RACHMANINOV: Rhapsody on a Theme of Paganini, Op. 43; Corelli Variations, Op. 42; Variations on a Theme of Chopin, Op. 22
Nikolai Lugansky, piano Sakari Oramo conducts City of Birmingham Symphony Orchestra
Warner Classics 2564 60613-2 73:32 (Distrib. WEA)****:
“Big hands for big music” is one critic’s response to the playing of Nikoali Lugansky, the 1994 winner of the Tchaikovsky Competition, whose recording of the Rachmaninov First and Third Concertos with Oramo has already gleaned for them an award from CHOC du Monde de la Musique. The music of Rachmaninov claims Lugansky as a natural acolyte of the composer’s style; and this disc brings us all of the major opera in variation form the composer crafted 1903-1934.
The Paganini Rhapsody, with its simultaneously improvisatory and balletic treatments of Paganini-style etudes in a three-movement format, is so familiar that it merely becomes a matter of who can most prettily play the A Major Variation 18. Lugansky and Oramo do a nice job, with lush strings and a big swell in the crescendos. The Corelli Variations of 1931 are to me more palatable than the 1903 Chopin Variations, the latter based on the C Minor Prelude that no less beguiled Busoni. The Corelli come off as a series of virtuoso etudes-tableaux on the folksong La Folia, a tune Kreisler had played with Rachmaninov&Mac226;s accompaniment. Raxhmaninov was also involved with Liszt’s treatment in his own Spanish Rhapsody. The 5th variation of the Corelli re-echoes chords we hear in the “Red Riding Hood” Etude-Tableau, Op. 39, No. 6. The Chopin studies, grouped in a four-movement patttern, a device of both Liszt and Saint-Saens, seem too academic for my taste. Even Lugansky, who really gets the fur flying in the final group at Variation XIX, cannot maintain the tension throughout the arduous maze of these efforts. Great piano sound, though, courtesy of engineer Louis-Philippe Fourrrez.
MOZART: Piano Concerto No. 21 in c Major, K. 467/BRAHMS: Piano Concerto No. 1 in D Minor, Op. 15
Geza Anda, piano Karel Ancerl conducts Toronto Symphony Orchestra (Mozart) Eugen Jochum conducts Concertgebouw Orchestra of Amseterdam
TAHRA TAH 536 75:26 (Distrib. Harmonia Mundi)****:
Hungarian virtuoso Geza Anda (1921-1976) remains a special artist for those collect keyboard masters. A pupil of Dohnanyi and d’Albert, and also of composer-theorist Leo Weiner, Anda possessed a luminous, refined sound quality and sensitivity, especially ni the music of the romantics, as well as in Bartok and Kodaly. Only a small portion of his work with EMI has returned for CD; relatively meager, too, are the DGG inscriptions he made in solo repertory, as in the Schubert B-flat Sonata, which was a calling card. What we do have, for instance, the Bartok concertos with Fricsay, and the occasional Testament reissue or Ermitage recital from Italian-Swiss Radio, have become precious manna for those who cultivate Anda’s refined art.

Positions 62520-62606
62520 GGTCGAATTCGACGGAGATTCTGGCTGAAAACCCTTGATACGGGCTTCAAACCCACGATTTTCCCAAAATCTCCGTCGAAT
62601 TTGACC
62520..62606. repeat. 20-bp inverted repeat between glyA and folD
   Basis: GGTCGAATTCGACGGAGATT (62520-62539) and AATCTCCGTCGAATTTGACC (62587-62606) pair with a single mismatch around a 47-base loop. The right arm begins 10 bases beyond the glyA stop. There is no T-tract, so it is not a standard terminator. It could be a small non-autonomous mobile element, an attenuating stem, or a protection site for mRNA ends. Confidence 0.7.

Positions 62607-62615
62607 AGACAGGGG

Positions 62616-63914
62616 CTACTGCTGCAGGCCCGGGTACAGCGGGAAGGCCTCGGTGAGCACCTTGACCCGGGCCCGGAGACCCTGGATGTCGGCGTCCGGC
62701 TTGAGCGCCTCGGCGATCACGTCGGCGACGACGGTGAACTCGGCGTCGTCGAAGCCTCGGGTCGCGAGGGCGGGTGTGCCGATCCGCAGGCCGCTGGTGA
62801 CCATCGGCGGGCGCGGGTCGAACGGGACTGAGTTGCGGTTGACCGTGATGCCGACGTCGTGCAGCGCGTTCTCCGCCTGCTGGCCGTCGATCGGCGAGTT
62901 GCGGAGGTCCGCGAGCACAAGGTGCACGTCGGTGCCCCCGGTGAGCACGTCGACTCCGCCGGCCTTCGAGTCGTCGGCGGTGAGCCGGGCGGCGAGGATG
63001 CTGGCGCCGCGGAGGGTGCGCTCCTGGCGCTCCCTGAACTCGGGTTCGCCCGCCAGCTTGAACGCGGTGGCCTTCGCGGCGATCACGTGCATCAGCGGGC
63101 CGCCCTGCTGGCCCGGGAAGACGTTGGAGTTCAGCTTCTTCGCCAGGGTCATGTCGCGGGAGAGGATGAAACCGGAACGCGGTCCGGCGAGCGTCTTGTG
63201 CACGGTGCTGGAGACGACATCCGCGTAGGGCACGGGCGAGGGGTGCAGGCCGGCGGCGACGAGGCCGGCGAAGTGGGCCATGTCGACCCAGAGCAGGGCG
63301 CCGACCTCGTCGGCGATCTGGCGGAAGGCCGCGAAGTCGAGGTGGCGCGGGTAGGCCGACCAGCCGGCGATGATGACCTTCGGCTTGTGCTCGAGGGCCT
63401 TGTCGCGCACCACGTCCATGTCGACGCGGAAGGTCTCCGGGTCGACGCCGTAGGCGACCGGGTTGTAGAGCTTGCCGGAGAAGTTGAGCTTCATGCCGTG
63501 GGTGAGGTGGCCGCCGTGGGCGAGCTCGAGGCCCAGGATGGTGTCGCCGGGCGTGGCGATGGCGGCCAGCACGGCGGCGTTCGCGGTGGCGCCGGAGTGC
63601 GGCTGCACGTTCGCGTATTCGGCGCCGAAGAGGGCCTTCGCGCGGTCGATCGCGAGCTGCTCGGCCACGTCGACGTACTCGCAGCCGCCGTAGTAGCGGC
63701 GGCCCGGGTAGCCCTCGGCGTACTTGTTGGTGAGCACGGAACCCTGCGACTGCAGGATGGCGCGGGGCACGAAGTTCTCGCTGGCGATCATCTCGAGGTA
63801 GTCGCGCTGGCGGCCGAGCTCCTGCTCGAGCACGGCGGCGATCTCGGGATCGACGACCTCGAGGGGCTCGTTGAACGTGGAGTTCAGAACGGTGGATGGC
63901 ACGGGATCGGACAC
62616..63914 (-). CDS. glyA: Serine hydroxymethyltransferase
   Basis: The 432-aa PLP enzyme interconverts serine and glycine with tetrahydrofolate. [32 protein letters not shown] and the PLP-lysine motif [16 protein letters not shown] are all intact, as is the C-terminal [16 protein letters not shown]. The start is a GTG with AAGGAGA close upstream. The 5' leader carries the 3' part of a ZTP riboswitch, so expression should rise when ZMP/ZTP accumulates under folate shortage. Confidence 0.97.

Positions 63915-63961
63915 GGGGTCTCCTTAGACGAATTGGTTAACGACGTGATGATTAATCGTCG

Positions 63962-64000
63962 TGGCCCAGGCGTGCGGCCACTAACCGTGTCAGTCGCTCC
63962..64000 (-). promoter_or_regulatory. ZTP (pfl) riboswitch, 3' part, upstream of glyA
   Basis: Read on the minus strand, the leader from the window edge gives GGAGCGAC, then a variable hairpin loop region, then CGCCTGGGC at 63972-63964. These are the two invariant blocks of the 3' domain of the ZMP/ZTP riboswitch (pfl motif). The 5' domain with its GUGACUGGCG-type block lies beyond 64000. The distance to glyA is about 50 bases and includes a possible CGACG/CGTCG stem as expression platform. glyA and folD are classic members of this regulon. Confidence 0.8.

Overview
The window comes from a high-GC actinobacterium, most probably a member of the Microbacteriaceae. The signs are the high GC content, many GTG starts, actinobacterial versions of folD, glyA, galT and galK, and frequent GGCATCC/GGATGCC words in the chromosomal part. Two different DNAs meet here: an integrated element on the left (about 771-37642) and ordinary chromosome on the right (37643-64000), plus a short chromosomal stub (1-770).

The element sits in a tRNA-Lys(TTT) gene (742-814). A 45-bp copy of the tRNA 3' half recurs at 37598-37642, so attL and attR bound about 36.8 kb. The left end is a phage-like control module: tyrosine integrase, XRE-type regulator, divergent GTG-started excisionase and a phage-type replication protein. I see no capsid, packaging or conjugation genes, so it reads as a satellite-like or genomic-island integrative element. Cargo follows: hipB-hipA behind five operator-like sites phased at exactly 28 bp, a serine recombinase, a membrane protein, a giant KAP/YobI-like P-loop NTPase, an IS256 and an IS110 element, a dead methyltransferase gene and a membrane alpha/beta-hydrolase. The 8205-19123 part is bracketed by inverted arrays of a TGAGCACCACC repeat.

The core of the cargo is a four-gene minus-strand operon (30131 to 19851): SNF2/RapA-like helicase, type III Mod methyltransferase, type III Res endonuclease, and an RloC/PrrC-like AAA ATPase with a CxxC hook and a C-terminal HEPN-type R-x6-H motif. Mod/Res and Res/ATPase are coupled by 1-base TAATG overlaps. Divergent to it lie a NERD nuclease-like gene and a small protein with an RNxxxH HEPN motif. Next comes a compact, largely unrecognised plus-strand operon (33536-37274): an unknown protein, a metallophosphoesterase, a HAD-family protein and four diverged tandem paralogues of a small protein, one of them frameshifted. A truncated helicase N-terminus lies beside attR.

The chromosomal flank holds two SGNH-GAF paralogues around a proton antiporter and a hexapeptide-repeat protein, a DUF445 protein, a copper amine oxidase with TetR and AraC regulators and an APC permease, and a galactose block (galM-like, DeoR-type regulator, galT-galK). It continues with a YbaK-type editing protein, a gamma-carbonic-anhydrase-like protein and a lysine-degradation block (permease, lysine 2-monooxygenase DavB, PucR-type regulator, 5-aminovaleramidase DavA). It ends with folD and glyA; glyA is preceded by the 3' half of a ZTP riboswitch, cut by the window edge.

Tahra now issues two towering collaborations: the Mozart C Major Concerto–the same piece which launched Anda internationally through its use in the movie Elvira Madigan as part of the 1962-1969 cycle he did with the Camerata Academica of Salzburg–is given to us in a performance with Ancerl from 4 March 1970. The Brahms D Minor Concerto, which conductor Jochum went on to record commercially for DGG with Emil Gilels, is taken from a Concertgebouw concert 1 March 1967. It was through friend and colleague Clara Haskil that Anda approached the music of Mozart; and their work in the 2-Piano Concerto with Galliera still has not returned to CD. The C Major has a long line, fluid rubato, and some truly exciting music-making the solo cadenzas, which are uncredited but may be either Anda’s or by Weiner himself. The Toronto Symphony sound is not particularly gracious, but the orchestral tutti are luxuriant and full-bodied in spite of the occasionally thin acoustic. The Brahms is one of those lyrically Herculean affairs, and each movement seems to gain interior momentum, until the horns can hardly keep up with the frenzy of the soloist. When the French horn rolls forth for the finale’s riffs into the march-like episode prior to the coda, we are thoroughly beguiled by the interplay of piano and ensemble. Many think of Geza Anda as a piano legend whom cancer took from us much too early, and these performances bear out that esteemed assessment.
VAUGHAN WILLIAMS: Symphony No. 9 in E Minor/RIEGGER: New Dance, Op. 18b/HOVHANESS: Mysterious Mountain, Op. 132/CRESTON: Toccata, Op. 68
Leopold Stokowski conducts His Symphony Orchestra
CALA CACD0539 73:17****:
Produced in association with the Leopold Stokowski Society, this is yet another in Cala’s series of immensely significant releases of live concert materials by the inimitable Leopold Stokowski (1882-1977). This program derives from 25 September 1958, when the Contemporary Music Society marked Stokowski’s 50th anniversary as a conductor. The eminent colorist chose to present the US premier of Vaughan Williams’ last symphony. The composer had been inspired by Thomas Hardy’s Tess of the D’Urbervilles, the solemn deterministic novel whose bleak setting at Stonehenge provides a fateful denouement for the hapless Tess. Vaughan Williams employed his innate sense of programmatic coloration, the same he had applied to his Antarctic Symphony, here using Fluegel horn and three saxophones. A strange amalgam of buoyancy and stark, barbaric harmonies invests this work with an eerie sensibility of desolation and romantic yearning. Percy Grainger wrote of Stokowski’s performance that the “exquisite beauty of this immortal work struck me as being ideally realized.”